People frequently ask whether the course is hilly. There are hills, but more of the rolling variety than the climb, climb, climb sort. The road surface is good but there are lots of turns, which interrupted my pace. I felt strong and fast, even without my Zipp Wheels. (Right before our trip, I found out that my 404 front wheel had been recalled and was unsafe to ride. I tried a newer, all-carbon demo wheel on the front, but I couldn’t adapt to it immediately and so decided that it would be best to race on my regular training wheels.)
As I had been coached by KC Carlberg, I rode with speed in mind as long as I could keep my cadence high. I continually thought about what Alika Chee had told me to think about: “Is my cadence high enough?” “Can I push a higher gear?” I heard Davide Giardini in my head saying that you can go faster on the bike at high altitude because there is less resistance from the thinner air. All of that good advice gifted me with passing 410 fellow athletes on the course, a 19.5 mph average pace, and a bike PR of 2:51:57.
The temperature had been rising while I was on the bike, but I didn’t notice how hot it was until I reached T2. I thought I had taken in enough nutrition and hydration and that along with my high-cadence strategy would enable me to achieve my run goal. I am dogged by severe cramps in many races and I continue to try new things to solve this major issue. I employed my usual nutrition/hydration strategy, sized to a 70.3 rather than a 140.6 race. But, alas, right after heading out on the run, my left hamstring totally seized up. With temps in the mid 80’s, I tried to recover. I took two gels, drank all of my zip fizz and took Gatorade at the first aid station. For a while, I thought I was okay. But, soon out of nowhere, another seizing cramp stopped me in my tracks (along with the poor people who were right behind me). As I ran, cramped, walked, ran, cramped, walked, ran, etc, etc. on the shadeless dirt path, I wracked my brain to think of other things to try: I dumped ice into the legs of my shorts to cool down my muscles. Helped a little bit. I ate straight salt as I bit into about 6 salt tablets at once (not recommended) and almost choked until I was handed a full bottle of water from one of the support trucks (which I drank down all at once). Helped a little bit. I accepted everyone’s form of salt or other remedy. Maybe helped a bit. And I said “oh!” when they told me that you need more hydration at elevation. Overall, I was hurting and disappointed–I was expecting to run a 2:15, but came in at 2:35:10.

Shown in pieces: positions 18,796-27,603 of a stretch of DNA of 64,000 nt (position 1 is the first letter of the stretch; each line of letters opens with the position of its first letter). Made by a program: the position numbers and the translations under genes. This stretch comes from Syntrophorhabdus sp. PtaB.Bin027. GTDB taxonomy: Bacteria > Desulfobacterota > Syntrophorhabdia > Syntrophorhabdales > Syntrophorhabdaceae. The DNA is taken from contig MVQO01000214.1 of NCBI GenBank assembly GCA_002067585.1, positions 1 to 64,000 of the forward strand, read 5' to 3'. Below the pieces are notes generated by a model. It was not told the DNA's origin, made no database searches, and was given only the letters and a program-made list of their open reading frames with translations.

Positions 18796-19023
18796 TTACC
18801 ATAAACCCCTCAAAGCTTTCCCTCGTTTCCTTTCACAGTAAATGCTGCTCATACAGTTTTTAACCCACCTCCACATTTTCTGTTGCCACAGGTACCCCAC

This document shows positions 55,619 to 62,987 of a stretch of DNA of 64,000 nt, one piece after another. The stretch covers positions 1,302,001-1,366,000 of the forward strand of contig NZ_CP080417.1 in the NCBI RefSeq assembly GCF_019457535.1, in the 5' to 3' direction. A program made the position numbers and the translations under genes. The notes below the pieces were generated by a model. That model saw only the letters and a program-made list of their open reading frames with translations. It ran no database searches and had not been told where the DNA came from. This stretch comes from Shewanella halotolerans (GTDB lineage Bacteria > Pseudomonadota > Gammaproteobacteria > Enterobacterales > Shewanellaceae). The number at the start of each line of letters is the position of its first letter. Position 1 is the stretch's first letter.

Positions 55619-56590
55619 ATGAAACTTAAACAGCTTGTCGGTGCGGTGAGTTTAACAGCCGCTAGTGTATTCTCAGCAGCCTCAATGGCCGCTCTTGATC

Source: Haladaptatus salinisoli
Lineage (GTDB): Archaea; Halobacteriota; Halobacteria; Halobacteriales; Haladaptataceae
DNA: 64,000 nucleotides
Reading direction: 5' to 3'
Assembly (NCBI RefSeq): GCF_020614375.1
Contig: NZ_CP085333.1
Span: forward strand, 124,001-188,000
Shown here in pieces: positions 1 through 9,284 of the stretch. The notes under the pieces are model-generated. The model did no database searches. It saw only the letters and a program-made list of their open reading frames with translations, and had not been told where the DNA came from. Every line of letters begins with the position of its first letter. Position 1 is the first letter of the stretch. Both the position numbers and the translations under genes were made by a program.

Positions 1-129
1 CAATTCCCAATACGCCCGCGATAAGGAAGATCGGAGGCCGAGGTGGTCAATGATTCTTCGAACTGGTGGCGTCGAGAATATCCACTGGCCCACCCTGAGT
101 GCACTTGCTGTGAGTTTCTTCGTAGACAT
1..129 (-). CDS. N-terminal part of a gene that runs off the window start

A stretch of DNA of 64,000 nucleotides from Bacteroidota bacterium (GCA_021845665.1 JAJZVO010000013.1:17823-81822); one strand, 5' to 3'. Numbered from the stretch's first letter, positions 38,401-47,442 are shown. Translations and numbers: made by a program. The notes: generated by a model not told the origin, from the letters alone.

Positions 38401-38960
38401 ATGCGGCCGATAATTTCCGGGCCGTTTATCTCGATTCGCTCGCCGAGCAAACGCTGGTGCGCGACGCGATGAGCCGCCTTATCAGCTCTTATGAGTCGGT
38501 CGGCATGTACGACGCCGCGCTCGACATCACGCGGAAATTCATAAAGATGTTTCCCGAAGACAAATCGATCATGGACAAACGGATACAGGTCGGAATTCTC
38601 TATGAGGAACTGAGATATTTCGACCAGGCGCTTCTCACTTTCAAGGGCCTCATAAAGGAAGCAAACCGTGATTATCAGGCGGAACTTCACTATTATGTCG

Ironman 70.3 World Championship, Austria
However, my total time of 6:20:38 placed me 3rd among 17 women in my age group and only 10 minutes out of 1st place. (Thank you PR swim, PR bike and quick transitions!) So, I made the podium. There was a decent chance the slot to the 70.3 World Championship could roll to me. However, it is on August 30 in Austria and I will be starting an ascent of Kilimanjaro on September 2. It rolled to the 4th place person.